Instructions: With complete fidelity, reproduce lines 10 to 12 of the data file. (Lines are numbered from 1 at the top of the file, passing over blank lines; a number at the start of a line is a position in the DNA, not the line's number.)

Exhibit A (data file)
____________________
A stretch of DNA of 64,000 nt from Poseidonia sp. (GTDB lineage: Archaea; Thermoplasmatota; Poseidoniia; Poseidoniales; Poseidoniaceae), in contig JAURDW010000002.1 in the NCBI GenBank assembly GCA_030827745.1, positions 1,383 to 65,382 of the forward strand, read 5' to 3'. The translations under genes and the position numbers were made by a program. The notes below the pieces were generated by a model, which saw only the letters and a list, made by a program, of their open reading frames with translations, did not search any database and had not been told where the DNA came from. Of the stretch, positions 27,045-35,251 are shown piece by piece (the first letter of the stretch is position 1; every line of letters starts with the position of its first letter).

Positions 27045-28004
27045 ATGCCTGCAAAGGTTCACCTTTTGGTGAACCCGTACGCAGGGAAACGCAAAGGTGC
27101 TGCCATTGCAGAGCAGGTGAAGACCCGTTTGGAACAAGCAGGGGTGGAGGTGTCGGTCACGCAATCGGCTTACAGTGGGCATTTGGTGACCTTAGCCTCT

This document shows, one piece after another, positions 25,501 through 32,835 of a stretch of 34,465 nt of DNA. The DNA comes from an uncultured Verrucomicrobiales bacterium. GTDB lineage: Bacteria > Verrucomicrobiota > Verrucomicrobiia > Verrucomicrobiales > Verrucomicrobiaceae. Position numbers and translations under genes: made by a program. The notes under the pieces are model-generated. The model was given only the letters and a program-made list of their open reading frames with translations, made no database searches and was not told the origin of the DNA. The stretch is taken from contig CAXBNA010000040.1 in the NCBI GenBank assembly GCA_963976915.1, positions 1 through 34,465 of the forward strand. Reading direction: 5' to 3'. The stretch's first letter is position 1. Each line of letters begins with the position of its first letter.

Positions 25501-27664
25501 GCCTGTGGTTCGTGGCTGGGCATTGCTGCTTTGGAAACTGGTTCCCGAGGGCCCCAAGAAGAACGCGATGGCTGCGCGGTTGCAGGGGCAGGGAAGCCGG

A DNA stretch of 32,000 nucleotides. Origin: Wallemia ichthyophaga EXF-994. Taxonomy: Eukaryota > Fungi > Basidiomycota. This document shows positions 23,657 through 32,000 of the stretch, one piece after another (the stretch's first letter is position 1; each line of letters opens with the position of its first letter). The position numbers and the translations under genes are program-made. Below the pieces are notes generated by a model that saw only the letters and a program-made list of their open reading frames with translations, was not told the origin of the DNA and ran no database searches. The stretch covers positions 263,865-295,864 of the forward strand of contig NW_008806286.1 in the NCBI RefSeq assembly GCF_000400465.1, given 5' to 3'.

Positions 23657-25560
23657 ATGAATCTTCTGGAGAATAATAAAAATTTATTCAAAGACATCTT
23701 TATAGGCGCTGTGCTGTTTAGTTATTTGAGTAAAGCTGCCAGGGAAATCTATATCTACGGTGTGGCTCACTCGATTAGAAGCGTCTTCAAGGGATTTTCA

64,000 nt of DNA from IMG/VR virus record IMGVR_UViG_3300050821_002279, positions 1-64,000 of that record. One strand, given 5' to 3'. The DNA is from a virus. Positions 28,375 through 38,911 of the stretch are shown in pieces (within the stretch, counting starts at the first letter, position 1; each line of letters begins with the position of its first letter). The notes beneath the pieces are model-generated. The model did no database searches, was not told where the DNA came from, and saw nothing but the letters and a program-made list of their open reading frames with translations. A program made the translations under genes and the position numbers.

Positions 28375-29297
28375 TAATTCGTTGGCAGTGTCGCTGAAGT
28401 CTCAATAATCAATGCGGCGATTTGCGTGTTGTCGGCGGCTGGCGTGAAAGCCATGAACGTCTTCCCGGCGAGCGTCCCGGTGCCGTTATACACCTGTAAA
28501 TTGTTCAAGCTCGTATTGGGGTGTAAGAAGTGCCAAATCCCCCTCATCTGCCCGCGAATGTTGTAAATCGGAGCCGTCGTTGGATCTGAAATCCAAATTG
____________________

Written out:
23657 ATGAATCTTCTGGAGAATAATAAAAATTTATTCAAAGACATCTT
23701 TATAGGCGCTGTGCTGTTTAGTTATTTGAGTAAAGCTGCCAGGGAAATCTATATCTACGGTGTGGCTCACTCGATTAGAAGCGTCTTCAAGGGATTTTCA

64,000 nt of DNA from IMG/VR virus record IMGVR_UViG_3300050821_002279, positions 1-64,000 of that record. One strand, given 5' to 3'. The DNA is from a virus. Positions 28,375 through 38,911 of the stretch are shown in pieces (within the stretch, counting starts at the first letter, position 1; each line of letters begins with the position of its first letter). The notes beneath the pieces are model-generated. The model did no database searches, was not told where the DNA came from, and saw nothing but the letters and a program-made list of their open reading frames with translations. A program made the translations under genes and the position numbers.